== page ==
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U of M study: Teens who use tanning beds 6 times more likely to get skin cancer

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The University of Minnesota says it's found a link between women who started indoor tanning at a young age and the rise in skin cancer.

In a study of skin cancer patients published Wednesday, the U found that younger women were two to six times more likely to develop melanoma – the deadliest form of skin cancer – if they had tanned indoors.

The study looked at 681 patients in Minnesota diagnosed with melanoma between 2004 and 2007, and 654 without skin cancer aged between 25 and 49-years-old.

It found that female melanoma patients under the age of 40 reported starting indoor tanning at a younger age (16 years old) than those aged 40-49 (25 years old) – and also tanned more frequently, averaging 100 sessions compared to 40.

"Younger women who tanned indoors experienced a 2.3- to 6-fold increase in the likelihood of developing melanoma; this relationship was particularly evident among women in their 20s," the report says.

One-third of the women diagnosed before the age of 30 had melanomas on their trunk (between their shoulders and hips), compared to one in four women aged 40 to 49.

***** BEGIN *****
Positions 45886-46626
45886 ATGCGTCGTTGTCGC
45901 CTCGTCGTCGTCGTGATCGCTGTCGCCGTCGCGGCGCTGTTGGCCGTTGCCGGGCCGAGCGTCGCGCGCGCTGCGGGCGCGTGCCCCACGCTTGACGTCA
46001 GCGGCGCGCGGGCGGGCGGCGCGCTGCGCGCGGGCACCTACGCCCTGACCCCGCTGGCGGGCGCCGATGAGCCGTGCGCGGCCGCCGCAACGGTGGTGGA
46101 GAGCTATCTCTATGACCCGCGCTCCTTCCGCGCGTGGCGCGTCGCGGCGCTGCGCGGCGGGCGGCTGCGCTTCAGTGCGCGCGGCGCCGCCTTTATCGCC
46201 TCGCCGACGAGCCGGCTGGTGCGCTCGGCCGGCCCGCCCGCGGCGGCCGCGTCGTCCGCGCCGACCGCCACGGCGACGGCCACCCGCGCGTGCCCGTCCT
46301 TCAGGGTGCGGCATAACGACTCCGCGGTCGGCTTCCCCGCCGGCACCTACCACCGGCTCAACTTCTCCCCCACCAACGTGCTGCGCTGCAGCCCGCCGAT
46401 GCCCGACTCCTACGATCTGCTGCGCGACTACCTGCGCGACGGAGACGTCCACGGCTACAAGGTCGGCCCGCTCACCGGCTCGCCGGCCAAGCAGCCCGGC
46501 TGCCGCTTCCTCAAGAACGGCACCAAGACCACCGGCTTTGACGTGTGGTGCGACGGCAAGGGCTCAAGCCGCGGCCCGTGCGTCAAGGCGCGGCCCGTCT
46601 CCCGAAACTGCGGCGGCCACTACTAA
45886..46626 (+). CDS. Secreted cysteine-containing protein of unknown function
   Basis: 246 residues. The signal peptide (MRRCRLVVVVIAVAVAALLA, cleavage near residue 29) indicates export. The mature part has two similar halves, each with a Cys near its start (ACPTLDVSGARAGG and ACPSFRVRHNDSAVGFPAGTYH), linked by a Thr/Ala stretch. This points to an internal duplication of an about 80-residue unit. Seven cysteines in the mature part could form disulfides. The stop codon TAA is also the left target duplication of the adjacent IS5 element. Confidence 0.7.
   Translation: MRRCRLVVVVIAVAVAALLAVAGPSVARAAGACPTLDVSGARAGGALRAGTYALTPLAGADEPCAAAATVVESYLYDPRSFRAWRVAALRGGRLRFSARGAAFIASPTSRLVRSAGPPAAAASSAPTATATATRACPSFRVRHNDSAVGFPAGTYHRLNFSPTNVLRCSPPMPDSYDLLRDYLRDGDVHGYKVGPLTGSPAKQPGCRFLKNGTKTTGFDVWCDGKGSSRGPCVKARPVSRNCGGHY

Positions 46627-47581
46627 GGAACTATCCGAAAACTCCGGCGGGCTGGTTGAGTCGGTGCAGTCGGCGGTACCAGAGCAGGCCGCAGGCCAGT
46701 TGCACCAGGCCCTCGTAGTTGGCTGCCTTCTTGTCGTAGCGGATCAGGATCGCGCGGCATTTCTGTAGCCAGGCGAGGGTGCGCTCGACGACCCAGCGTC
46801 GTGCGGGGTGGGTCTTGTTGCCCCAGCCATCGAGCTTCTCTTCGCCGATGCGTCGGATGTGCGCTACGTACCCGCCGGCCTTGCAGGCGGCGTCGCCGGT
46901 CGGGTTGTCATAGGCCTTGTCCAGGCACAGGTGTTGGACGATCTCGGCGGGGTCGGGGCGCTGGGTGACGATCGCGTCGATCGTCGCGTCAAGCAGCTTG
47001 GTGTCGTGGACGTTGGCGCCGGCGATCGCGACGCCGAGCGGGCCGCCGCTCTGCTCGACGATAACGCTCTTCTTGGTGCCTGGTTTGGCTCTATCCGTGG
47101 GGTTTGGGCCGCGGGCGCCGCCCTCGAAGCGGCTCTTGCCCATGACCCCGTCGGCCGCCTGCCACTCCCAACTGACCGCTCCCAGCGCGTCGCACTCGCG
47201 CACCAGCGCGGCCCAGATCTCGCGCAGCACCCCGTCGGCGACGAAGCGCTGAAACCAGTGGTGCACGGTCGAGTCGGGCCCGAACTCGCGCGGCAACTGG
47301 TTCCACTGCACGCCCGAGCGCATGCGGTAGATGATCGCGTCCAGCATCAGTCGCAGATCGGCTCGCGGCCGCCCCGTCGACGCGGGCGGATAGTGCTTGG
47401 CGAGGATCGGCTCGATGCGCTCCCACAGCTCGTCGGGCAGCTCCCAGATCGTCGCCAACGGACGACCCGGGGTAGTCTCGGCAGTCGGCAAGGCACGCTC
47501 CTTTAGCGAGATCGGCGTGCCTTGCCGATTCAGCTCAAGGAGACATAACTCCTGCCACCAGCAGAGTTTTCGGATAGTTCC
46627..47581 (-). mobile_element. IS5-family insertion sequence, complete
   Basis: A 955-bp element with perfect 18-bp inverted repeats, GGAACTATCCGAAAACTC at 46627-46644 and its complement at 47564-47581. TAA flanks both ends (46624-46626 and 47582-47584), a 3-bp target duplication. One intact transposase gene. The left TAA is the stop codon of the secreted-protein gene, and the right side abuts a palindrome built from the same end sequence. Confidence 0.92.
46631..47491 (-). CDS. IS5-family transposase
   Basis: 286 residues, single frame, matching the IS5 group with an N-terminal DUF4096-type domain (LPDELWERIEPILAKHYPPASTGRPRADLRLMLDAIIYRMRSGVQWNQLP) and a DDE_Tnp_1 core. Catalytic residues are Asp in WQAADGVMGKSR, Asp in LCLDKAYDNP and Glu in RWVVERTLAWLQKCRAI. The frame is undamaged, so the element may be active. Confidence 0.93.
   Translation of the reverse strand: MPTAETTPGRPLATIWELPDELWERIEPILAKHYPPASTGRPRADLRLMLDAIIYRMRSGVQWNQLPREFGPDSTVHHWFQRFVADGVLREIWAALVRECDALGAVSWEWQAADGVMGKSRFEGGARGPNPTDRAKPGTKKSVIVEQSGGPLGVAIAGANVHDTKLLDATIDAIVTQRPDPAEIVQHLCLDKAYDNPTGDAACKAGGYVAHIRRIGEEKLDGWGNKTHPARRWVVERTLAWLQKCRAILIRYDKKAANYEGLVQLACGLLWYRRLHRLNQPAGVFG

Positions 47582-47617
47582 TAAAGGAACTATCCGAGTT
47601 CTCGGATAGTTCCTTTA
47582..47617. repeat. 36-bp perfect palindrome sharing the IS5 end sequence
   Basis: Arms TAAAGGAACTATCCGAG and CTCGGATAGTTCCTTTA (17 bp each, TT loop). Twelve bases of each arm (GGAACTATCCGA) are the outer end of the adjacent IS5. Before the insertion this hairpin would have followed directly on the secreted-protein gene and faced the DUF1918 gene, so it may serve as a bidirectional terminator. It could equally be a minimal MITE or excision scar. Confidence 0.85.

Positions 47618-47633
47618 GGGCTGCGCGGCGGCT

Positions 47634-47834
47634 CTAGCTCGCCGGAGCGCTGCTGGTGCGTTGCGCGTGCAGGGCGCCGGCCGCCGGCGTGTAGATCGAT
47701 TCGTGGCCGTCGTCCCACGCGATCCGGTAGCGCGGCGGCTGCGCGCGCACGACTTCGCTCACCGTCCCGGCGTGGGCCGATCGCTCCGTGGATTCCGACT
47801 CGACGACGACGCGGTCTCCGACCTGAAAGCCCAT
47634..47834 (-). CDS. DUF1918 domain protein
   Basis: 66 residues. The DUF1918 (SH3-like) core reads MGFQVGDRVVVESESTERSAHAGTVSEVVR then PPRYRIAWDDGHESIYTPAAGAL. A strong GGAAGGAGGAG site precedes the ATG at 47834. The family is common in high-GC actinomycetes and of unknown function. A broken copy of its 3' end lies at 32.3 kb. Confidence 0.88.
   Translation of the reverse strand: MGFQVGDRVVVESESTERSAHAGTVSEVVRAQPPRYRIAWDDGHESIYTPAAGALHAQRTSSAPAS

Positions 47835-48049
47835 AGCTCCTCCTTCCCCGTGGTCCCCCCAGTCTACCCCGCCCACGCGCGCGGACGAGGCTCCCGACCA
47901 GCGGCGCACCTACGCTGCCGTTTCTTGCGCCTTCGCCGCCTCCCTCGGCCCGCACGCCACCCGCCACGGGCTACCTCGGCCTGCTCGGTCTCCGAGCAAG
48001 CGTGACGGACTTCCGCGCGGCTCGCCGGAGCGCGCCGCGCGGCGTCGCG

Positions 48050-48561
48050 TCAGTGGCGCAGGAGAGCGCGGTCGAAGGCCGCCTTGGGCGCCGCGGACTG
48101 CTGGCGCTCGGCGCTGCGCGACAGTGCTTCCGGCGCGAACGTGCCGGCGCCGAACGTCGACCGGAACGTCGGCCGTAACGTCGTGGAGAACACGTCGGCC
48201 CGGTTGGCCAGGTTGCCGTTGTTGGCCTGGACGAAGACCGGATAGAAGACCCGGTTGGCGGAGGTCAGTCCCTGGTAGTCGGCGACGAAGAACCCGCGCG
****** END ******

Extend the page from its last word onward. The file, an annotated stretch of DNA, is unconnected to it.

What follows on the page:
All but two of the 63 of the women under 30 diagnosed with melanoma reported tanning indoors, and those who did had tanned on more than 10 occasions.

"Women in their 20s seemed to be at highest risk of developing melanoma from indoor tanning compared with any other age group of women or any age group of men because they initiated the behavior at the youngest age and reported a high median number of tanning sessions relative to their age," the report says.

"Given the substantial proportion of young women today who began indoor tanning as adolescents, this result is particularly concerning because their risk of developing melanoma in the future may be very high."

First of its kind study

The U of M said it's the first study to look at age and sex-specific links between indoor tanning and melanoma, having noted that incidences of the disease started rising more steeply in the mid-90s, with more younger female adults being diagnosed.

The World Health Organization in 2009 attributed in part to the use of indoor tanning, which it considers a human carcinogen, Web MD says.

According to, melanoma is the deadliest form of skin cancer. Its's cause when unrepaired DNA damage to skin cells caused by ultraviolet radiation (from the sun, or tanning beds) triggers mutations that lead to malignant tumors.

Melanomas resemble moles, with the majority black or brown, but can also be skin-colored, pink, red, purple blue or white. Melanoma affects just under 10,000 people in the U.S. each year.

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